Image from MakeUp A Murderer Cosmetic Bundle
This month has been hard for many women. We all saw the awful statistic stating 97% of women aged 18-24 have been sexually harassed, released shortly after we saw Sarah Everard do everything women are conditioned to do in order to stay safe to no avail. This was swiftly followed by the arrest of a Met police officer charged with her kidnap and murder. However disheartening, this month has seen women stand together, taking to the street in protest against those that refuse to protect them.
These horrifying, fear inducing statistics and stories remind women of just how common the worst-case scenarios are. And it’s because of this horrifying daily reminder that we’re currently in the midst of a true-crime story-telling boom. The cause? Women, and maybe fear. A 2010 study, the only one of its kind, showed that women are overwhelmingly responsible for the popularity of both fictionalised and factual true-crime content.
A lot of true-crime documentaries feature triggering content, spooky sound effects, jump scares, emotional stories from victims and even dramatised re-creations of violent crimes. For many, like me, these are interesting to a certain extent, before the telling of the story becomes too disturbing and needs to be turned off. For those who are interested in true crime but cannot mentally handle the intense style of storytelling that defines this genre of documentaries, how do they scratch their true-crime itch?
The answer comes from YouTube. The quickly growing video genre - mainly dominated by young, female storytellers - allows viewers to learn about details of various crimes without being subjected to the gory pictures and, by adding trigger warnings throughout the video, these content creators allow people to skip the possibly triggering details that they’d rather not hear.
This YouTube genre is headed by the likes of Eleanor Neale and Bella Fiori, both young women with an avid passion for true crime. Their videos, uploaded multiple times a week, can be up to an hour long and break down various crimes spanning the past and present.
Then along came Bailey Sarian, a 32-year-old woman from California who accidently changed the game. Her channel steadily grew thanks to her make up artistry, but after she posted a ‘Get Ready With Me’ video in which she casually spoke about her interest in and theories on the Chris Watts case. Viewers flocked to her channel asking for more of her thoughts on various different true-crime cases, leading Sarian to create the nearing iconic ‘Murder, Mystery and Makeup Mondays’.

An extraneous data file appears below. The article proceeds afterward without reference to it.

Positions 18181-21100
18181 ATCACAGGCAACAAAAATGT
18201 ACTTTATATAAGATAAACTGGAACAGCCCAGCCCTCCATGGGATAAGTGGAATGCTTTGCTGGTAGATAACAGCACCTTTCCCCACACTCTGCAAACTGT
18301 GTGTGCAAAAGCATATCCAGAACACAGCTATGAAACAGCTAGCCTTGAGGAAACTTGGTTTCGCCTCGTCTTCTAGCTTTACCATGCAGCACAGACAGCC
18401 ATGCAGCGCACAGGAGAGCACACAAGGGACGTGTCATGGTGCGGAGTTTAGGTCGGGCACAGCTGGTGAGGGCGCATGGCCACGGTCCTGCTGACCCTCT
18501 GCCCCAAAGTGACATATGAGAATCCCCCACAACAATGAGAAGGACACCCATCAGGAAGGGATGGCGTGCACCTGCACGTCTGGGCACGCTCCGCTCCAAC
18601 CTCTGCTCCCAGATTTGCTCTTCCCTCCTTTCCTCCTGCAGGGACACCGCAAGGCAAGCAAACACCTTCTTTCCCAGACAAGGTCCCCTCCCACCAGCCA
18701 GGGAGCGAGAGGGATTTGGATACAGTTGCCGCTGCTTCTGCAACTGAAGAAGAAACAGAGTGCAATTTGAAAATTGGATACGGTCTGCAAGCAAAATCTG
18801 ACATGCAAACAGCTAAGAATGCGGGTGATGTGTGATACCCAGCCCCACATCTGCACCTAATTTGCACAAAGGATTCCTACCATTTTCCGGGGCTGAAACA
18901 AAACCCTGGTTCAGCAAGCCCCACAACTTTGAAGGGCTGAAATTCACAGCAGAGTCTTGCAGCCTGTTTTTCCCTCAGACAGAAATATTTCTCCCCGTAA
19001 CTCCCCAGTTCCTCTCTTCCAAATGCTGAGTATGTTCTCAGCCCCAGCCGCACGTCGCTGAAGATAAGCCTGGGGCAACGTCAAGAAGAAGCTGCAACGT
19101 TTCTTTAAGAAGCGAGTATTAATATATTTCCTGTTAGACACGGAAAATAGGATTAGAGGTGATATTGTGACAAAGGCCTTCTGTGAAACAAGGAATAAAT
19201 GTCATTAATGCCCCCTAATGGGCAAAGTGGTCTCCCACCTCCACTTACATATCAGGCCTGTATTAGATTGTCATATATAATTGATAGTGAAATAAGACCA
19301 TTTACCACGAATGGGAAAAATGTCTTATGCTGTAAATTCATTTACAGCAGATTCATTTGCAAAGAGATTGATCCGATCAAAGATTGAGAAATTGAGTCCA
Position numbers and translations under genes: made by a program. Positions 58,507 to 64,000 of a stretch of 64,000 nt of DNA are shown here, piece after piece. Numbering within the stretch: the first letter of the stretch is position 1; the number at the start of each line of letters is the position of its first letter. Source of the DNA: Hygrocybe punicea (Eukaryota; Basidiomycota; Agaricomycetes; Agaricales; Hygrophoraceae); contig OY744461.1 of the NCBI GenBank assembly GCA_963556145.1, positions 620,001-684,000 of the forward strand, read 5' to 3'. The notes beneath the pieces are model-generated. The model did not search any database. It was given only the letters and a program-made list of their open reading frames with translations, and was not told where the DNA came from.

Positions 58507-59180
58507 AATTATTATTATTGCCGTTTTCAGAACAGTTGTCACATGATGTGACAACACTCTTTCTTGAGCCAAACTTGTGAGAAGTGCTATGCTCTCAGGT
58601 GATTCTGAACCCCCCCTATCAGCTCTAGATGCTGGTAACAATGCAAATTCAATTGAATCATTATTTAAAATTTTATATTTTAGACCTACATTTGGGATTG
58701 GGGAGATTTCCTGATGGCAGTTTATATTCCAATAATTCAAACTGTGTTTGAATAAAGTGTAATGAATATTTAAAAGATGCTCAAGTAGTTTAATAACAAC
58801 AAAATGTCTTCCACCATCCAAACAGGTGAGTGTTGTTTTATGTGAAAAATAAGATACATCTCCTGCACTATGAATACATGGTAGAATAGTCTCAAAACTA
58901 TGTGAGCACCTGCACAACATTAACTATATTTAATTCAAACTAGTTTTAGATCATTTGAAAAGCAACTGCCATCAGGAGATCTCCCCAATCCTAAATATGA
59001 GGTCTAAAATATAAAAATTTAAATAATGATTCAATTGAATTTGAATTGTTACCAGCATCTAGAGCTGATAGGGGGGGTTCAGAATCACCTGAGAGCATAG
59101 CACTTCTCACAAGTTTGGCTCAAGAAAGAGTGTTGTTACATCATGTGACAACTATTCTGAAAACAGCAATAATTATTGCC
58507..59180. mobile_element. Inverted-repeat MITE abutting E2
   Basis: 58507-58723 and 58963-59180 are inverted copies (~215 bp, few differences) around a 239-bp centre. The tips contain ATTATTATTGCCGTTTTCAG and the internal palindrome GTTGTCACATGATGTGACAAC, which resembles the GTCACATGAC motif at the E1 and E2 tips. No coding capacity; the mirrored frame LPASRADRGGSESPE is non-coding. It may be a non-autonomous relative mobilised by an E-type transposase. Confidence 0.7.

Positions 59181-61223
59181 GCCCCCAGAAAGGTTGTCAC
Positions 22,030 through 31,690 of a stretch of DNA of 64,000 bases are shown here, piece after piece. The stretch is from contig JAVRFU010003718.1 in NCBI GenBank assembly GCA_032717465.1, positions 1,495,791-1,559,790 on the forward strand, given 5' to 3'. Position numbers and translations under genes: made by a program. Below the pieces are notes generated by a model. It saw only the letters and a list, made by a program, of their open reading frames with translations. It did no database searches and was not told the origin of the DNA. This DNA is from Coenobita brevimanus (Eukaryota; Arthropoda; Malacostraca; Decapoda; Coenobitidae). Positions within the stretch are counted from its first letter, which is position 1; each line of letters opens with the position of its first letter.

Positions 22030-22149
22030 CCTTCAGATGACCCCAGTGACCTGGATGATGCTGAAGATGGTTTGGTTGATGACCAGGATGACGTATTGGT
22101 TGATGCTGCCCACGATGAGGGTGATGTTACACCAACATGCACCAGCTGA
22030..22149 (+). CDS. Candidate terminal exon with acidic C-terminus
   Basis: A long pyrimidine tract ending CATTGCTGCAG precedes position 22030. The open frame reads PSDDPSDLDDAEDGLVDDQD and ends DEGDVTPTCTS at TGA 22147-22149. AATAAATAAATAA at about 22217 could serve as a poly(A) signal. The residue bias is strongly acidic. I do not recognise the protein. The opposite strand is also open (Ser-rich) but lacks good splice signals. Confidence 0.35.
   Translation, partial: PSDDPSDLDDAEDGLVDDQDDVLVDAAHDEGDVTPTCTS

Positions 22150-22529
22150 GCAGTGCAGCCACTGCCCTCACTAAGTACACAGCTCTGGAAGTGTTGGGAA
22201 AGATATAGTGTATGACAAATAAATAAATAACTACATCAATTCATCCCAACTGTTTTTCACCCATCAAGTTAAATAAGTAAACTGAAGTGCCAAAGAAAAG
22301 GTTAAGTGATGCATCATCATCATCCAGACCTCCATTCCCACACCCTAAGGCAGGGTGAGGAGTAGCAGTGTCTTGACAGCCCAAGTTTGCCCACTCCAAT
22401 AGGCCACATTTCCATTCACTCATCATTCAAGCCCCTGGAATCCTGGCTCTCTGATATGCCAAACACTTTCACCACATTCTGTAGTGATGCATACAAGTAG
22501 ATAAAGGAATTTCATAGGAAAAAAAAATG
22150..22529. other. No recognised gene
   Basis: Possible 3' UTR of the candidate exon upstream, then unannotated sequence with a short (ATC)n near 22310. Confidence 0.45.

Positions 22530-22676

As an avid true-crime enthusiast and an admirer of makeup I was delighted that someone had decided to merge the two to create a somewhat more relaxing insight into the horrors that happen in the world and it’s clear that many others feel the same way - in less than a year, Bailey Sarian had amassed over 1M subscribers on YouTube, and she currently boasts a whopping 3.4 Million.
Though it may seem like novelty viewing, Bailey Sarian has used these make-up videos to bring light to issues such as corrupt police systems, systemic racial history, and unfair incarceration. One story covered recently, followed the case of Rocky Myers, a US citizen currently sitting on death row in Alabama for a crime he did not commit. Sarian’s video brought media attention to the case and she urged her three million followers to sign the petition fighting for his release.
If, like me you have watched a good majority of true-crime documentaries that can be found on both Netflix and YouTube you will notice a running theme - many of the victims and occasional survivors are women, and the miscreants, men. This avalanche of videos featuring predatory men hunting out female victims mirrors the real-life statistics. November 2019 saw the United Nations publish the grim statistics showing that a staggering one in three women will experience sexual violence in their lifetime and that violence against women is as common a cause of death for the female population as cancer.